By Joe McNamee

The European Parliament is currently working on a non-binding Resolution on terrorist “radicalisation”. As is usual with such instruments, little attention is being paid to the initiative, because it is not binding legislation. Nonetheless, it will be a formal position of the European Parliament, and it’s important that the outcome will show adequate concern for fundamental principles of European law and values.

In the initial draft, the Parliamentarian in charge, French conservative Rachida Dati, proposed a rather strict wording regarding internet intermediaries. She suggested in particular that Member States should consider criminal sanctions in cases where “internet giants” do not react to “circulation of illicit messages that defend terrorism” (in French: “diffusion de messages illicites et faisant l’apologie du terrorisme”) on their online platforms. Although “illicit” and “illegal” are not synonymous in all EU countries, the word “illicit” in the draft report appears to be used as a synonym for “illegal”, as an intermediary could hardly be held criminally liable for something that is not illegal.

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However, the formal English translation from the European Parliament changed this to “illicit messages or messages praising terrorism on their internet platforms”. The word “or” creates an entirely new meaning. The suggestion would now be that “internet giants” would be held liable for failing to act in relation to illicit (illegal) content, but also in relation to content which is legal in some Member States.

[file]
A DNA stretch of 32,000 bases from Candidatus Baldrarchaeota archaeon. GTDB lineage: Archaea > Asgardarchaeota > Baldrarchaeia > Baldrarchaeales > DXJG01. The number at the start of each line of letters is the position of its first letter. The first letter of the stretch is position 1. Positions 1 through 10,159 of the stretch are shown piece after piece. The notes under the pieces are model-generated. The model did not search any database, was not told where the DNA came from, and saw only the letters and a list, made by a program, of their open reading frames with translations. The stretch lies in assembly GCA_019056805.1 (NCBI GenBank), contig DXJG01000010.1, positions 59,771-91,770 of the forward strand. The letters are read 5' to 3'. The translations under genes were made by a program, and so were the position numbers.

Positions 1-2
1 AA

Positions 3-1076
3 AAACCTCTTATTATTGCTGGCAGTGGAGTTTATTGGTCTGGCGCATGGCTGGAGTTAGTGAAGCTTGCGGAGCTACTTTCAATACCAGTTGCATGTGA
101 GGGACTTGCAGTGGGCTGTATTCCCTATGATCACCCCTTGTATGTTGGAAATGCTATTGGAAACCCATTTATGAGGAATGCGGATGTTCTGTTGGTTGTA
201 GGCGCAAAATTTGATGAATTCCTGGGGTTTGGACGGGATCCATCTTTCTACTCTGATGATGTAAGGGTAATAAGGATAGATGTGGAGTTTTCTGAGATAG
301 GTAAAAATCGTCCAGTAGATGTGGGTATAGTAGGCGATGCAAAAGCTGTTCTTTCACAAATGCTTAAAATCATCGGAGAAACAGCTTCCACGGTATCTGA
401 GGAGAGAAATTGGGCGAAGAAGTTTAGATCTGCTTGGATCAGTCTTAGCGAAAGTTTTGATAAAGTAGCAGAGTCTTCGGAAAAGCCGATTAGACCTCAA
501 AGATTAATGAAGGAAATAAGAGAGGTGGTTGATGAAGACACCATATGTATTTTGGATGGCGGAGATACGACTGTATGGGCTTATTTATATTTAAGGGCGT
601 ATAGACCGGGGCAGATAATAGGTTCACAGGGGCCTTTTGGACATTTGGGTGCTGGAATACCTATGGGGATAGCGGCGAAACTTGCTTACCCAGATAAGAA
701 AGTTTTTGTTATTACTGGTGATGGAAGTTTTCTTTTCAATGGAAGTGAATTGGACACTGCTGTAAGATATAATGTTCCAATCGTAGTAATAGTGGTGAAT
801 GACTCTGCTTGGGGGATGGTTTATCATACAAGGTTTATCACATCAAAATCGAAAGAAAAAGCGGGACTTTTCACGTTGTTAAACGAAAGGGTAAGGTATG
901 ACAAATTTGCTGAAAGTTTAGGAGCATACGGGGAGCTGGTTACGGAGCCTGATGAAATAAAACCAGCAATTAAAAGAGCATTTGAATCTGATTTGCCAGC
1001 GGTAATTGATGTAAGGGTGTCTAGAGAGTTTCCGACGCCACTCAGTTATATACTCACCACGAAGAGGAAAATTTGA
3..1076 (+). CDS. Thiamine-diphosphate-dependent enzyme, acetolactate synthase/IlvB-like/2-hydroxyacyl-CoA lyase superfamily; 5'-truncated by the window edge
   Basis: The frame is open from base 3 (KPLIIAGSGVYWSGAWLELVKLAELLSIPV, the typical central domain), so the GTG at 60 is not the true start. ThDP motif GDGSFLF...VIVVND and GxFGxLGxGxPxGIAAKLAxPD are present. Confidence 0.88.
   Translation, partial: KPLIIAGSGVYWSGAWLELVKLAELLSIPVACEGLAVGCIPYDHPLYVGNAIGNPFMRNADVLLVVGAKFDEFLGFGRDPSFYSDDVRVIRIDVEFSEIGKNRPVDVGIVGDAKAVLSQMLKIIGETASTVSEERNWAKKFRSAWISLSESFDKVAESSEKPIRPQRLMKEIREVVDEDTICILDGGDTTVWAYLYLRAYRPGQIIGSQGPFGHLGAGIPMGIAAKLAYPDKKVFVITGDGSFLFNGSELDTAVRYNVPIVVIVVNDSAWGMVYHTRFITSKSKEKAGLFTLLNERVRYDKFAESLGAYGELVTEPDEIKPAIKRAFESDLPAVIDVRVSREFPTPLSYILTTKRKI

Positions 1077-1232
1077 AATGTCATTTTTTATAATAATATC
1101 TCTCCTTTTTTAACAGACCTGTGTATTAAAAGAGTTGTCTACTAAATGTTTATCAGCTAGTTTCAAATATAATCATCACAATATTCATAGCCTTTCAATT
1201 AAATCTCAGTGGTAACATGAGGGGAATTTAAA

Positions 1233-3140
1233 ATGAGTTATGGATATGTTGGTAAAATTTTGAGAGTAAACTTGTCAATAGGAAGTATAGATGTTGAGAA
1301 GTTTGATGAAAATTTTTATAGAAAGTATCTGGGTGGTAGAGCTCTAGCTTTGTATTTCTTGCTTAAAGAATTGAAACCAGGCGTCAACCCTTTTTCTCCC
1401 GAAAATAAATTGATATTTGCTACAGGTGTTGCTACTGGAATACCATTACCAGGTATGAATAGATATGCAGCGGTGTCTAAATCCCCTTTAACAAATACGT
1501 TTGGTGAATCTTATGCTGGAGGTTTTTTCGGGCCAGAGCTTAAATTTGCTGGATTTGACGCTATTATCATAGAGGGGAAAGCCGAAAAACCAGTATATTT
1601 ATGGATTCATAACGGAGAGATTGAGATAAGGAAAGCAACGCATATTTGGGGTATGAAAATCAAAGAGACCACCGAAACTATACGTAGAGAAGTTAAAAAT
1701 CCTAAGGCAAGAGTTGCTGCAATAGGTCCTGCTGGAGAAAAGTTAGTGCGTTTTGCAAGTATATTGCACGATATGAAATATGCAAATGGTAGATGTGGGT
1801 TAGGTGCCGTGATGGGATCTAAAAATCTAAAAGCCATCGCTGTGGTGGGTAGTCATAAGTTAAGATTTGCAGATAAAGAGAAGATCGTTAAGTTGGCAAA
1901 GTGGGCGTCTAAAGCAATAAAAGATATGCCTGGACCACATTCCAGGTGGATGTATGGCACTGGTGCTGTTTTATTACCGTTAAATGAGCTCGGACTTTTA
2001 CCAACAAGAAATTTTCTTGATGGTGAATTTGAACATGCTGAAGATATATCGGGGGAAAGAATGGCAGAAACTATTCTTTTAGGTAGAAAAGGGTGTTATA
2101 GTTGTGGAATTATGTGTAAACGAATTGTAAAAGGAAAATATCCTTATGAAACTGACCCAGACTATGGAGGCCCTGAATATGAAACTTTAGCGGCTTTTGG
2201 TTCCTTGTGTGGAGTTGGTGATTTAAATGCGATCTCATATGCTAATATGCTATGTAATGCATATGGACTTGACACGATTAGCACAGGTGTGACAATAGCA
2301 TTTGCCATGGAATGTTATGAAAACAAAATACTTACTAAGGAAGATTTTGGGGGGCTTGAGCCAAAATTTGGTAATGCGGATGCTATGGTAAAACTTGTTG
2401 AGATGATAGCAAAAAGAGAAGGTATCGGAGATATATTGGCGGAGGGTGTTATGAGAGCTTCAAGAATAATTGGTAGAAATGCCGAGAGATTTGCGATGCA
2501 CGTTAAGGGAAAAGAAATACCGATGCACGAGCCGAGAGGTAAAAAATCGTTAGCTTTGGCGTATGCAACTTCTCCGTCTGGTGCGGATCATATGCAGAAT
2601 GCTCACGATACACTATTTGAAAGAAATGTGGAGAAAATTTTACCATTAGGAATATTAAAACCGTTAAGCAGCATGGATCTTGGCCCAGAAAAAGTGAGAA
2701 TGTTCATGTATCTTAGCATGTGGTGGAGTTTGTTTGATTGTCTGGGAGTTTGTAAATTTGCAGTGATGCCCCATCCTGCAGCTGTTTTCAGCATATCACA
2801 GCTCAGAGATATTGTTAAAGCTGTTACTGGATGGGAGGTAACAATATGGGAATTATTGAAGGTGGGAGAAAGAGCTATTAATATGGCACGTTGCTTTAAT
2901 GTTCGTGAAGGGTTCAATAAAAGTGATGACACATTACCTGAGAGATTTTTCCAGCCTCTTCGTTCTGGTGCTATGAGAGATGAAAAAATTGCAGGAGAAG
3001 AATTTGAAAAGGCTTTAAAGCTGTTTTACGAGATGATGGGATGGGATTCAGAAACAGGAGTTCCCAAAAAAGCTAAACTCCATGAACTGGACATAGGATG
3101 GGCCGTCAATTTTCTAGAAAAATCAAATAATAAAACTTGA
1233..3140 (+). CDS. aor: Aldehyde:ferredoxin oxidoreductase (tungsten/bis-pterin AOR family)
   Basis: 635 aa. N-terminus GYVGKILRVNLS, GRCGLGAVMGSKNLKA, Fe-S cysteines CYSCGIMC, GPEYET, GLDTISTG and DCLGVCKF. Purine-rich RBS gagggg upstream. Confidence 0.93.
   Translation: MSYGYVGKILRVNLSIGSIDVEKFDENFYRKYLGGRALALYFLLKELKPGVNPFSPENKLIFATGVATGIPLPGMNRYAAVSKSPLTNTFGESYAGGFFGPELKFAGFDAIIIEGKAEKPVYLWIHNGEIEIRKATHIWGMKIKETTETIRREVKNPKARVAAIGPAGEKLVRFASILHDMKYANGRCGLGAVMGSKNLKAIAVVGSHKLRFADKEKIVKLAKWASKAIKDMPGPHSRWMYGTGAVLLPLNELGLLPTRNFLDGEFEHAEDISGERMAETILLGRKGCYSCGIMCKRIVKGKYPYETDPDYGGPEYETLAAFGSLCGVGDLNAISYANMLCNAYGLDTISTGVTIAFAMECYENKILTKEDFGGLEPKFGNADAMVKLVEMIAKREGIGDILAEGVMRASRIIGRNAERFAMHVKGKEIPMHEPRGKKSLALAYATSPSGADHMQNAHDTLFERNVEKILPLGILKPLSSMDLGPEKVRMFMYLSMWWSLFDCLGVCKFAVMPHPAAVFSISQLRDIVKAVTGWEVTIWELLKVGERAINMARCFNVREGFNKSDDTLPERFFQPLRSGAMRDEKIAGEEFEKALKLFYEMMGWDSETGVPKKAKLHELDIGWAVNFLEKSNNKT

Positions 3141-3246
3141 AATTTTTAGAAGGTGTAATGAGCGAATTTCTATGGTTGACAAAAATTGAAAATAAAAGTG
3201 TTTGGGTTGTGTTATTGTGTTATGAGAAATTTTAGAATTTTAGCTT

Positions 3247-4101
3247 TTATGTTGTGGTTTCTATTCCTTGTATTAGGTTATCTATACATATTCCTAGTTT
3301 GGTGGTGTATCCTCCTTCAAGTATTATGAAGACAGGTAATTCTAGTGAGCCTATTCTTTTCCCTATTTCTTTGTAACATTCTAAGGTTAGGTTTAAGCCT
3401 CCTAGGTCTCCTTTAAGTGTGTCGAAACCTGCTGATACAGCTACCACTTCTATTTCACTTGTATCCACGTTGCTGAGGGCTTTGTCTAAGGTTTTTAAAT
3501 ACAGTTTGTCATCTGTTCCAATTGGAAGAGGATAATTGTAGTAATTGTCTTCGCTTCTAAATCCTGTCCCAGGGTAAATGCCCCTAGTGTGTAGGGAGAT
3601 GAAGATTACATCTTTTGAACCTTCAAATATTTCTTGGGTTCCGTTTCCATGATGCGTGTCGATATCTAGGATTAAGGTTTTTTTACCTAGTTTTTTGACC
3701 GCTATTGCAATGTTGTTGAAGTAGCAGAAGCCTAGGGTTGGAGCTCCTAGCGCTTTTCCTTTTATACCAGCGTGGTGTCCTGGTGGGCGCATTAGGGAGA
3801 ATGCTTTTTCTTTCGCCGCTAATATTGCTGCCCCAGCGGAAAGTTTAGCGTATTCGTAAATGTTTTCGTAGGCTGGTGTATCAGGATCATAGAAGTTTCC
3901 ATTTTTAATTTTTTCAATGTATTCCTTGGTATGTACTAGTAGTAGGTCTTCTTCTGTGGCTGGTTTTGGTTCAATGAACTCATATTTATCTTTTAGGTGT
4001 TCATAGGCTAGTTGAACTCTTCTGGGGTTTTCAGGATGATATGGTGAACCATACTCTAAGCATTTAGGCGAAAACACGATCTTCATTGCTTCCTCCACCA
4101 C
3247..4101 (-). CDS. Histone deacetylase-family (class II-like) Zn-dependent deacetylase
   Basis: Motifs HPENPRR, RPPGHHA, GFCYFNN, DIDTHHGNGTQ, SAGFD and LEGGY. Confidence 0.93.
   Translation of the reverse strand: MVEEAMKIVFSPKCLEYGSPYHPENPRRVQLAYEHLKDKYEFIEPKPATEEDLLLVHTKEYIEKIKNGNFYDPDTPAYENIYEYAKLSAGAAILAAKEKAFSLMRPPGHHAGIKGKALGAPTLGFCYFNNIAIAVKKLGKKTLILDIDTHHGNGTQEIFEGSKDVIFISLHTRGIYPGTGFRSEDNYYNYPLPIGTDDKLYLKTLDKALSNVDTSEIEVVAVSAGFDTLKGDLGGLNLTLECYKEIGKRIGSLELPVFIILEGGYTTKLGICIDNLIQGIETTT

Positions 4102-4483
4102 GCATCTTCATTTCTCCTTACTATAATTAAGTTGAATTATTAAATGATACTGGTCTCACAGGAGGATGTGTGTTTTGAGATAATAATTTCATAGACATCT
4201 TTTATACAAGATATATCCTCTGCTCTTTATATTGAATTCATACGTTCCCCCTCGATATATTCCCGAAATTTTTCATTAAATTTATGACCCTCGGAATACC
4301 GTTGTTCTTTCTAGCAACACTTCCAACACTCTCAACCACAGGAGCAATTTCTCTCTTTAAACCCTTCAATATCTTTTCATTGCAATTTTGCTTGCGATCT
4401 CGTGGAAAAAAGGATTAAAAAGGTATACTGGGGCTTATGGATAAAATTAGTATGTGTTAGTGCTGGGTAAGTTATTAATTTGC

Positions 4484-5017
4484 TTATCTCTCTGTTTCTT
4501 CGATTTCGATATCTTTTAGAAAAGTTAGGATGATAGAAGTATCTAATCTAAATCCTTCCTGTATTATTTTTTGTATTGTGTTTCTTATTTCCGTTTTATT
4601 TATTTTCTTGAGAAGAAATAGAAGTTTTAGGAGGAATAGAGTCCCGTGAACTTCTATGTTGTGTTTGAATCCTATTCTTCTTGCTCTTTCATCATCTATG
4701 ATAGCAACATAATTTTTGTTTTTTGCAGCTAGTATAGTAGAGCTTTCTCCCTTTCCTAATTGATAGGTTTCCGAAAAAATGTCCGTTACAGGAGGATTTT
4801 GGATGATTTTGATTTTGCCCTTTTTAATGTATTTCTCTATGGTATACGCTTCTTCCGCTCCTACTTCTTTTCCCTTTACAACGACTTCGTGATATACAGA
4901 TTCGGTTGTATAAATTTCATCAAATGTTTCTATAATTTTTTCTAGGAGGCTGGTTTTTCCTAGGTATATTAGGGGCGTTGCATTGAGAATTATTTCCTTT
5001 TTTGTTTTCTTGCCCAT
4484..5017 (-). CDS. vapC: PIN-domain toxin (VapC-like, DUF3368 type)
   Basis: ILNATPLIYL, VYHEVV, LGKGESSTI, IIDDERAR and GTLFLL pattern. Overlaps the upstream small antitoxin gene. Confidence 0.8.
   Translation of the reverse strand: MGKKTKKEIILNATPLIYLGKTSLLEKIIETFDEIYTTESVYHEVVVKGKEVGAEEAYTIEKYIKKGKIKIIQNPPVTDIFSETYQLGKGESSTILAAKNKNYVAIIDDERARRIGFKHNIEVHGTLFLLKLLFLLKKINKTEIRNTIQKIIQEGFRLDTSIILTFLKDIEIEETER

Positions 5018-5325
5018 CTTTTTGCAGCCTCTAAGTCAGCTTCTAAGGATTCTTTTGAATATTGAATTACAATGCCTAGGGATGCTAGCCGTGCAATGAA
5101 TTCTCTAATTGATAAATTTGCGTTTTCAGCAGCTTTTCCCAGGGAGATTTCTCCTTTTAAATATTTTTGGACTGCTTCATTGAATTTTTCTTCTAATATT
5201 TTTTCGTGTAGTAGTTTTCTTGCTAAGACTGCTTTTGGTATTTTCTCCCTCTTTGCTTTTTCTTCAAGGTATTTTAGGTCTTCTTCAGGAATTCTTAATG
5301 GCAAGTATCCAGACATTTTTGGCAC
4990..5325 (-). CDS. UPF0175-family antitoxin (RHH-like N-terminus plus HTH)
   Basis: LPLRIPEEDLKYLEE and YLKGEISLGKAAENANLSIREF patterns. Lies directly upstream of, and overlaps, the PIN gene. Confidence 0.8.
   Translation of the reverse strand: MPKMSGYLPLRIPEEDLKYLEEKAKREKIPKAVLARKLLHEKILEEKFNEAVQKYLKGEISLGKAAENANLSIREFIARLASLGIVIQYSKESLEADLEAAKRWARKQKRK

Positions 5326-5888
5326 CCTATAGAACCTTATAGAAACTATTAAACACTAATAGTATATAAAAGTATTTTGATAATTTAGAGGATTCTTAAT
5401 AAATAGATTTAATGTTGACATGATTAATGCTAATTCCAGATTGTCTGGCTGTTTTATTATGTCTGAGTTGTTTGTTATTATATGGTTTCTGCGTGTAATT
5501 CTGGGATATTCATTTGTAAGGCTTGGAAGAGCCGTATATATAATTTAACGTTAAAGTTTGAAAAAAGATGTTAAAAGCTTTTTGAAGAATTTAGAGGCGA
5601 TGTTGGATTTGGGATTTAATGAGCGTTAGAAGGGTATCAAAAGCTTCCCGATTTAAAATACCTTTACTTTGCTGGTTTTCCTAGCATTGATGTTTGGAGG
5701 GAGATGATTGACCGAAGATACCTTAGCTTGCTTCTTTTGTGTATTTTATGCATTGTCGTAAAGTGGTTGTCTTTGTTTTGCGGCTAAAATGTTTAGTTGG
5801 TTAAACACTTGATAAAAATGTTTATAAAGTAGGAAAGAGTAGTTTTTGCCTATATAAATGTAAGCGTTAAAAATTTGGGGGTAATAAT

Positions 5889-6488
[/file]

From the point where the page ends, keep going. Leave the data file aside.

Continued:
What happened next was surprising. Instead of asking how Ms Dati was suggesting making internet companies criminally liable for material which was not illegal (which she originally was not), Parliamentarians from across the political spectrum tabled amendments which left this text unchanged. Not one single voice was raised in relation to the various mistranslations (such as into German, Finnish and English) before the amendments were tabled. With English being the lingua franca in the European Parliament, the discussions simply took over this new and legally incoherent meaning.

Ms Dati, bending to the apparent will of the majority of Members of the European Parliament (MEPs), who proposed amendments based on the English mistranslation, has now proposed a compromise text for approval by the other political groups. The proposed compromise suggests that the European Parliament “believes that the Member States should plan for the possibility of bringing criminal prosecutions against digital operators who do not take action in identifying and deleting manifestly illegal messages or messages praising terrorism on their internet platforms”. Ironically, while suggesting that internet companies be coerced, by the threat of criminal prosecution, into arbitrarily deleting legal content, the compromise also says that this should happen “with full respect for the rule of law, fundamental rights and the freedom of expression”. How would that be possible in practical terms?

Civil Liberties Committee Draft Report (FR) on prevention of radicalisation and recruitment of European citizens by terrorist organisations (2015/2063(INI)) (01.06.2015) http://www.europarl.europa.eu/sides/getDoc.do?pubRef=-%2f%2fEP%2f%2fNONSGML%2bCOMPARL%2bPE-551.968%2b01%2bDOC%2bPDF%2bV0%2f%2fFR

Civil Liberties Committee Draft Report (EN) on prevention of radicalisation and recruitment of European citizens by terrorist organisations (2015/2063(INI)) (01.06.2015) http://www.europarl.europa.eu/sides/getDoc.do?pubRef=-%2f%2fEP%2f%2fNONSGML%2bCOMPARL%2bPE-551.968%2b01%2bDOC%2bPDF%2bV0%2f%2fEN

EDRi-gram: European Parliament – translating freedoms into Chinese (29.07.2015)
https://edri.org/enditorial-european-parliament-translating-freedoms-into-chinese/

(Contribution by Joe McNamee, EDRi)

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